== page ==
Nigerian-born Kate Anolue, is the Mayor of the London Borough of Enfield, United Kingdom, who recently assumed office, presiding over a parliament of 63 councillors. In this report, SEYI GESINDE reflects on her activities and events that preceded her ascendancy into office.
Many Nigerians are really doing the country proud abroad. One of them is Kate Anolue, though Nigerian-born, today, she is reigning in the Queen’s land as the Mayor of the London Borough of Enfield, United Kingdom.
Anolue was last year officially sworn in to this prestigious office, having served as the Deputy Mayor the previous year. She took over from Councillor Christiana During, her former boss.
Councillor Anolue, a trained midwife, hails from Nanka in Anambra State.
It was after completing her course in nursing in Nigeria, she relocated to Edmonton, UK, precisely in 1972, after which she went for further training in nursing which qualified her as a midwife.
At her base in the United Kingdom, as a nurse and midwife, Anolue has been instrumental to successful delivery of babies as a midwife, especially at North Middlesex Hospital where she earlier worked.
Her desire is to be a role model to her people, most importantly, in her constituency at Enfield.
She was once quoted as saying that it was in recognition of her achievements at Enfield she was made a chieftain of the village.
According to her, “in my village, people recognise that I am doing something worthwhile. It is a very real honour and I’m thrilled. I am so proud of this.”
Speaking on her nursing and midwifery career, Anolue said she had spent all her time delivering babies.
“I have spent all this time delivering babies. I need to know that someone is looking after them. It is a big responsibility. It is a dignified and honourable thing to do and I can do it,” Anolue said.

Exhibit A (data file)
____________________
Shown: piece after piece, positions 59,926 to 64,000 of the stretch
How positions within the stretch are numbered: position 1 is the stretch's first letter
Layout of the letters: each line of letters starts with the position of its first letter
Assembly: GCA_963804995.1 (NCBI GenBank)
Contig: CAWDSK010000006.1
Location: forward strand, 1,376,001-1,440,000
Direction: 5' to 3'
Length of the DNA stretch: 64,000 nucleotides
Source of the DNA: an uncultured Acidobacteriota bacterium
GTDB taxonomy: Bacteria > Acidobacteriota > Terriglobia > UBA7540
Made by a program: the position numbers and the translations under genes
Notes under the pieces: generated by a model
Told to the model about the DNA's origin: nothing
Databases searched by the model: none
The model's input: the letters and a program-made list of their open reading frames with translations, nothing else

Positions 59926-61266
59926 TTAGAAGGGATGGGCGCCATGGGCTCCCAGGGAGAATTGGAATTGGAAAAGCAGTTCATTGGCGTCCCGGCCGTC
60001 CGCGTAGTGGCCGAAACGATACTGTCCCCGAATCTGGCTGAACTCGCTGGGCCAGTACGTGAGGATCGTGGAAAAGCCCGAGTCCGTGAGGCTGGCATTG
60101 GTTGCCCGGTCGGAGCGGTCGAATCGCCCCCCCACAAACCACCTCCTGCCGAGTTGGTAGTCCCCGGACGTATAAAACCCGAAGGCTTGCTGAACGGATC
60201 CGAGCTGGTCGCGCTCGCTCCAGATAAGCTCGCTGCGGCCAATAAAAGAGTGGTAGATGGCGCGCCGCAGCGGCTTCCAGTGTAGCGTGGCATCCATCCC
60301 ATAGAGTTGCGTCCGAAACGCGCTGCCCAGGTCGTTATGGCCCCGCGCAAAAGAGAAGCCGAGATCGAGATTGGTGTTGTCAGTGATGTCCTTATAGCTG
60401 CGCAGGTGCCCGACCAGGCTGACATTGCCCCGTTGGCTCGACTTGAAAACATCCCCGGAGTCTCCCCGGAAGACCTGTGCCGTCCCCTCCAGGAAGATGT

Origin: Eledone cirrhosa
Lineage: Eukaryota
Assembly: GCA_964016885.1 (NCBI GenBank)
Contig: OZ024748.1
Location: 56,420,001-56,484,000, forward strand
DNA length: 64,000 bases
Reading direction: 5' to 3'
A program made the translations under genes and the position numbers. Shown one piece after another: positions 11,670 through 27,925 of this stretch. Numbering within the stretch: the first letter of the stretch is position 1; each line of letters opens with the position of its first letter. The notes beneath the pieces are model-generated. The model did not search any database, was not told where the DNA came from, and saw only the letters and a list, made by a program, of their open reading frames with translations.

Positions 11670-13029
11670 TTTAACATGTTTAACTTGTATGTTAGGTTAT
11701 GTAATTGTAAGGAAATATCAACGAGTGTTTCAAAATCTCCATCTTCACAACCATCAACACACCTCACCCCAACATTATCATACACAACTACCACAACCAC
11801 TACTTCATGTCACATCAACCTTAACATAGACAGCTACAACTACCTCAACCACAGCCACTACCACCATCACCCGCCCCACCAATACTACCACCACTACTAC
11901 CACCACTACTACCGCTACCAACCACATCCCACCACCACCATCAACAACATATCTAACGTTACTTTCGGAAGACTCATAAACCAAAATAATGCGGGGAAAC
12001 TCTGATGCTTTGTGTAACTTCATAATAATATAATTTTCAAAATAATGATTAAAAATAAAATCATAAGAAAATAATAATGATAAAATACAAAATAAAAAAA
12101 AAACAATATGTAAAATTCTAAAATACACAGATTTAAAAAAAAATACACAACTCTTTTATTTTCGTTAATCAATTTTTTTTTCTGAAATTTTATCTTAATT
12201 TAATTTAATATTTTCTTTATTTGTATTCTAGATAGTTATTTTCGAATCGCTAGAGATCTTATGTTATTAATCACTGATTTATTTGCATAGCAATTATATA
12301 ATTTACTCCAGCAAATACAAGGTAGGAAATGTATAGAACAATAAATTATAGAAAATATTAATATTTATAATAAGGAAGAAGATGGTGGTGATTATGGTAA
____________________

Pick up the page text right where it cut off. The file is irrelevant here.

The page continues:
Thus far, Anolue is rated as the second black female Mayor of Enfield. And the role being a mark of honour to its holders, she is expected to devote her time to civic functions, while also presiding over full council meetings, likewise acting as the returning officer during elections.
Her main focus as a mayor is to raise money for children’s charities and for young people.
These categories of people are mostly teenagers between ages 16 and 19 in Enfield, Barnet and Haringey.
She is also expected to contribute to a parent-led group helping disabled children called: ‘The Voice’.Also, those who suffer from sickle cell anaemia and thalassaemia will benefit from the fundraising.
According to Enfield Council’s constitution, Anolue, as a mayor, will attend approximately 500 engagements, but attendance at an event depends on the mayor’s availability and if the mayor is unable to attend, the deputy mayor may be asked to attend (subject to his availability).
What matters most is that all engagements have to be checked against the mayor’s personal diary.
Then in its formation, the London Borough of Enfield is split into 21 areas called wards, each represented by three councillors.
Enfield has a total of 63 councillors. Elections are held every four years and there are currently 36 Labour members and 27 Conservatives. This means that Enfield is a Labour controlled council. The next council elections will take place in May 2014.
The role of a ward councillor is to represent constituents, to provide a voice for the community, improving services, debating policy and influencing key decisions on local issues. They also work with other organisations, including the police, schools and health bodies, to help improve all local services and the immediate environment.
In the UK, councillors do not just look after the needs of those who elected them, but have a duty to the whole community, a responsibility to champion the needs of all the constituents in their ward.
All councillors have to ensure they uphold high standards in the way they go about their duties.
In their declaration as borough councillors, Anolue and her colleagues have declared to serve the people selflessly.
According to the council’s vision and aims, the councillors declared what they stand for:
“As a council, we stand for fairness for all, growth and sustainability and strong communities. We are committed to tackling the inequalities present in the borough and to providing high quality services for all.
“In our role as local leaders, we will ensure that Enfield makes a strong recovery from the recession, and that growth, businesses and jobs are attracted to the area.
“We will invest in and safeguard our children and young people, building strong, empowered communities, where vulnerable people are protected, and residents feel safe, are healthy and take responsibility for their local environment. We will regenerate our most deprived areas and promote sustainability.”
The councillors said their vision is to make Enfield a better place to live and work, delivering fairness for all, growth and sustainability and strong communities, and with Anolue as a driving force, they are expected to leave Enfield better than they met it when their tenure expires in 2014.
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